12 December 2013

Hear Elizabeth say to you. . .

NB. I partially chickened-out. The first part of this homily will be improvised.

Our Lady of Guadalupe
Fr. Philip Neri Powell, OP
Notre Dame Seminary, NOLA

[Vocation story: encounter at the Altar of the Kings, National Cathedral in Mexico City, 1981.]

How do you hear God's Word spoken to you? When God sends word to you, when He calls out your name and picks you up to accomplish His will, how do you hear Him? Mary hears and sees an angel. Elizabeth hears and sees Mary. John, still in his mother's womb, leaps with joy at just being near the Lord. Mary, Elizabeth, John all respond viscerally to the Word; that is, not only are they moved spiritually—their souls lightened, hearts and minds brightened—their viscera, their guts are churned, stirred up. In the presence of the Word and at his approach, these servants of God are snared; they are toiled-up-in the embracing glory of their Savior. From her divine trap, Elizabeth prophesies to Mary: “Blessed are you who believed that what was spoken to you by the Lord would be fulfilled.” How do you hear the Word spoken to you? 
Now, it's highly unlikely that any of us will be visited by Gabriel, or run across a burning bush, or hear Christ speak to us from a crucifix. That these miraculous events are improbable shouldn't prevent us from waiting on the Word. Waiting requires patience; it requires silence. Waiting—especially waiting on the Word—also requires perseverance, a long, hard dedication to sticking with it, staying firmly balanced btw Doing the Will of the Lord Now and being prepared to leap into Doing His Will Next. But more than anything else, waiting on the Word demands that we surrender ourselves to the inevitable strangeness of God's ways; that is, if we decide beforehand how we will hear Him, we may never hear Him. Leave aside for the moment the need to forget what we think we ought to hear Him say and focus on the way we expect to hear. Mary, Elizabeth, John all hear and see the glory of their Savior in different ways. Abraham, Moses, Elijah hear and see the same Word spelled in radically different ways. What they all recognize in the Word is joy. Not simply an emotional elation or a fleeting thrill but the lightness and brightness, the pleasure of just being near the source of the Father's mercy.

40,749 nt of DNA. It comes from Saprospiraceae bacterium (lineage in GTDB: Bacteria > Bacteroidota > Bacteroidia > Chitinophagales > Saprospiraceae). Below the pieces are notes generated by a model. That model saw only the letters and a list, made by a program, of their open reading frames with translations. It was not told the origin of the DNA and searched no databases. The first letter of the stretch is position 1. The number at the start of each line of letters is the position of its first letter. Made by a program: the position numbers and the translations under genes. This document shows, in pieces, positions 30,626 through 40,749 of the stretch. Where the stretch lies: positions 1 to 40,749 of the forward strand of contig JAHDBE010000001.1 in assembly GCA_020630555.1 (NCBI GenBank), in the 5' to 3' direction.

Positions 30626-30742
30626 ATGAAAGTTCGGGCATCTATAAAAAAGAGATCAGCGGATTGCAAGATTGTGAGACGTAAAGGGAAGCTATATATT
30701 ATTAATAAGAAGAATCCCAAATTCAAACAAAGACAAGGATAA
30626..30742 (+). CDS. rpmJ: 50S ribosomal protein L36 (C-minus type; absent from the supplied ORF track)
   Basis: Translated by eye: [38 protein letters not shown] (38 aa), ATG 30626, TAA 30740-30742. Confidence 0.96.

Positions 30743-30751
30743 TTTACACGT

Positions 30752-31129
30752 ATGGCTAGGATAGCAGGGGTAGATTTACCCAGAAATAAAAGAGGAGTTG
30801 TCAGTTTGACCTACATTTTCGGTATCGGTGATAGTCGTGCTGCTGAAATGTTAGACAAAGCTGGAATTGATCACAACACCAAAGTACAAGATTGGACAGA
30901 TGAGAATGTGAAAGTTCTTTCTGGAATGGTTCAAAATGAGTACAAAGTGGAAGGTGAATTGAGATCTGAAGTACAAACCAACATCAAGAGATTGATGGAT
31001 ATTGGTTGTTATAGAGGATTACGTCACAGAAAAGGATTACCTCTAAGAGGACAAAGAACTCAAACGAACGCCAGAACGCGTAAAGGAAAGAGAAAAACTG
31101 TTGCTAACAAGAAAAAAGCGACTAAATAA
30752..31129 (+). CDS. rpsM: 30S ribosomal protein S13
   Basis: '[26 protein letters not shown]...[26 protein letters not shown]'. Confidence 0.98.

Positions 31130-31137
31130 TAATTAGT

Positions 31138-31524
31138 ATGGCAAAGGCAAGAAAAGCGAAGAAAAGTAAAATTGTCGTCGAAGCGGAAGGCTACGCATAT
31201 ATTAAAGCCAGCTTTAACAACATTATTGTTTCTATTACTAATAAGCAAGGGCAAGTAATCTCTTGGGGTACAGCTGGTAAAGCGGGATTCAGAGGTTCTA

While you balance btw Now and What Comes Next, open yourself to joy, open yourself to the visceral punch of delight that our Lord will swing your way. Do this and you will hear Elizabeth say to you, “Blessed are you who believe that what is spoken to you by the Lord is fulfilled.”
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  1. I really liked this half-homily! I've read it a couple of times, and it has made me smile each time.

    Joy: "...the pleasure of just being near the source of the Father's mercy." Indeed - it is, isn't it?

    Appreciated your point that all responded viscerally...and the alliteration of "servants ... snared". And I just enjoyed reading the words: "toiled-up-in the embracing glory of their Savior." Nicely put together. Wish I could have heard the first part. I've read your vocation story, but one day it might be fun to actually hear it from your lips. Thanks!

  2. I really like it whereas i am Baptist but We have one God Jesus Christ.. and You must try it The Best Talent in The world